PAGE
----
How much should you spend on Christmas for your children?

Is it just me, or has Christmas arrived earlier than ever and become even more about the buying than ever this year?

I feel like the pressure weighing down on parents has ramped up.

And now with the big day getting closer and closer it gets harder and harder not to get all caught up in the madness of Christmas.

Everywhere you turn there are “bargains” and “must haves”, last-minute sales that you’re warned “don’t miss out” on lest your Christmas turn rubbish due to all of the stuff you haven’t purchased.

It’s at this time of year when many people are spending not because they can, but because they feel that they have to.

The stress increases as you try to even out the gifts so no one has more than someone else. So-and-so has x presents, but she only has y presents, so I’ve got to spend another £100 to make it fair.

Keeping up with the Joneses is at its worst as well.

Forget the fact that little Mia had an actual unicorn at her birthday party (actually it was a miniature pony with a headpiece) but for Christmas she’s getting all of Toys ‘R’ Us and a trip to Lapland.

We’re grown-ups, so we know that all may not be quite as it seems. That magical unicorn and trip of a lifetime might be courtesy of the never-never, aka the credit card.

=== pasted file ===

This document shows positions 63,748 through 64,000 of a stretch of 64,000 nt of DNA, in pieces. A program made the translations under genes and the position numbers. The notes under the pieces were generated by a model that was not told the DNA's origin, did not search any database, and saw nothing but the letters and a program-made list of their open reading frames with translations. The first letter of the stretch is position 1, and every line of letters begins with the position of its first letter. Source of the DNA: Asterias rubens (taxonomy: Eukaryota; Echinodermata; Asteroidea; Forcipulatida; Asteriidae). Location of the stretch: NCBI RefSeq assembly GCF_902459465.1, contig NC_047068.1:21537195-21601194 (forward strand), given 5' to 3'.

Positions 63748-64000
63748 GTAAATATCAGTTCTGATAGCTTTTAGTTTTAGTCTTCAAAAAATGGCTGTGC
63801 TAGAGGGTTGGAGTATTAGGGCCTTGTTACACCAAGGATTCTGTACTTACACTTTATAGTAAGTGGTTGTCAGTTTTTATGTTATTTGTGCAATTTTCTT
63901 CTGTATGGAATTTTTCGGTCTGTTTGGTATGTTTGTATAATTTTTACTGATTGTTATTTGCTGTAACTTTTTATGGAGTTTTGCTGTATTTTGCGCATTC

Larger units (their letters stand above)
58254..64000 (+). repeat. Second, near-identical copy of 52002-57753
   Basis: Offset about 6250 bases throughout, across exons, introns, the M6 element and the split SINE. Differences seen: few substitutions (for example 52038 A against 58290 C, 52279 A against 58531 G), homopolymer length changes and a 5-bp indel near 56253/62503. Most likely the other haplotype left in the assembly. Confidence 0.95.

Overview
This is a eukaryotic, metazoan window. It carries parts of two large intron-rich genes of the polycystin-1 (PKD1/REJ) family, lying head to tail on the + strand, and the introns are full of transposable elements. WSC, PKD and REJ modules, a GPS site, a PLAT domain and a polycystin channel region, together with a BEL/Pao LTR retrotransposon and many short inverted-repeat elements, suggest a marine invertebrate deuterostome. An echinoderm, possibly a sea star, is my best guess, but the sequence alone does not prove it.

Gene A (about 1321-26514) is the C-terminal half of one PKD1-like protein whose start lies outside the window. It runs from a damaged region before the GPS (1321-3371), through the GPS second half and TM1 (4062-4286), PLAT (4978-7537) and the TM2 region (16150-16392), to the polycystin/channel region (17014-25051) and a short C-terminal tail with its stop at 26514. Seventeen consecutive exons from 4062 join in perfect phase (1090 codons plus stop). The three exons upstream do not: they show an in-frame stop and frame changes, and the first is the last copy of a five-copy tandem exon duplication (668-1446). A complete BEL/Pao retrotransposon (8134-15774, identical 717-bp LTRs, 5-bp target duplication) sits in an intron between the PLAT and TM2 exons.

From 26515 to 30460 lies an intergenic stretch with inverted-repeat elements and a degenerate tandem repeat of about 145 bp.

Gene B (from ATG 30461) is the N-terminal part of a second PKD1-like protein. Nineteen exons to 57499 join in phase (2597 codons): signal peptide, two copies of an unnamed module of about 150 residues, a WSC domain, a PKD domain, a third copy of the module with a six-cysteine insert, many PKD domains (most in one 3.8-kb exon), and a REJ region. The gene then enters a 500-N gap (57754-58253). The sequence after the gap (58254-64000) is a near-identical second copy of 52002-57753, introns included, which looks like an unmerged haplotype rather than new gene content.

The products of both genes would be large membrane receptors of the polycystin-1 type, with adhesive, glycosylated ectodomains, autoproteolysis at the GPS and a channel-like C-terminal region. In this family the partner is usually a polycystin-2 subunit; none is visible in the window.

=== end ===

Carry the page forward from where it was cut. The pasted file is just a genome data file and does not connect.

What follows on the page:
Whatever the reason, there’s always going to be someone who seemingly has more than you do. More money, a bigger house, more presents, better Christmas lights. The list goes on.

Getting carried away

Of course it’s easy to go over the top when you’re a parent, particularly a first-time one.

I remember our first Christmas with our eldest, we bought about 10 gifts and I don’t think any of them stuck with her beyond the following summer.

For me I felt like that first Christmas had to be something to remember. There needed to be loads of attention paid to it. It needed to be special. How to make Christmas special? Buy stuff.

I’m not saying I’m fed up of buying Christmas presents. Far from it. I love buying a gift I’ve thought about and seeing a loved one open it with a (hopefully happy) surprised look on their face.

But it feels like this pressure, and the noise that accompanies it, is drowning out the real meaning of Christmas.

Does it matter if your child has the very best bike complete with snazzy streamers on the handlebars? Or does it matter that you were there helping to push them along on the one managed to snag on eBay?

Does it matter if your house lights up the entire neighbourhood with its super festive display depicting Santa and all of his reindeer landing on the rooftop covered with (fake) snow?

So back to my original question. How much should you spend on your children at Christmas?

For me this comes down to a balance between what they have asked for and what you can afford.

If your child has been desperately wanting that new game and it’s all they’ve talked about, then it’s money well spent.

If you have a pile of gifts that you know they’ll rip through and toss to one side, then that’s great if you can afford it but maybe if you’re on a budget it’s better to stick to a few gifts that have real meaning.

It’s only going to get harder each and every year from now on.

But I’m really hoping I can ward off the temptation of too much shiny new stuff and make sure Christmas in our house is all about what it should be. Food. Lots and lots of food.

V
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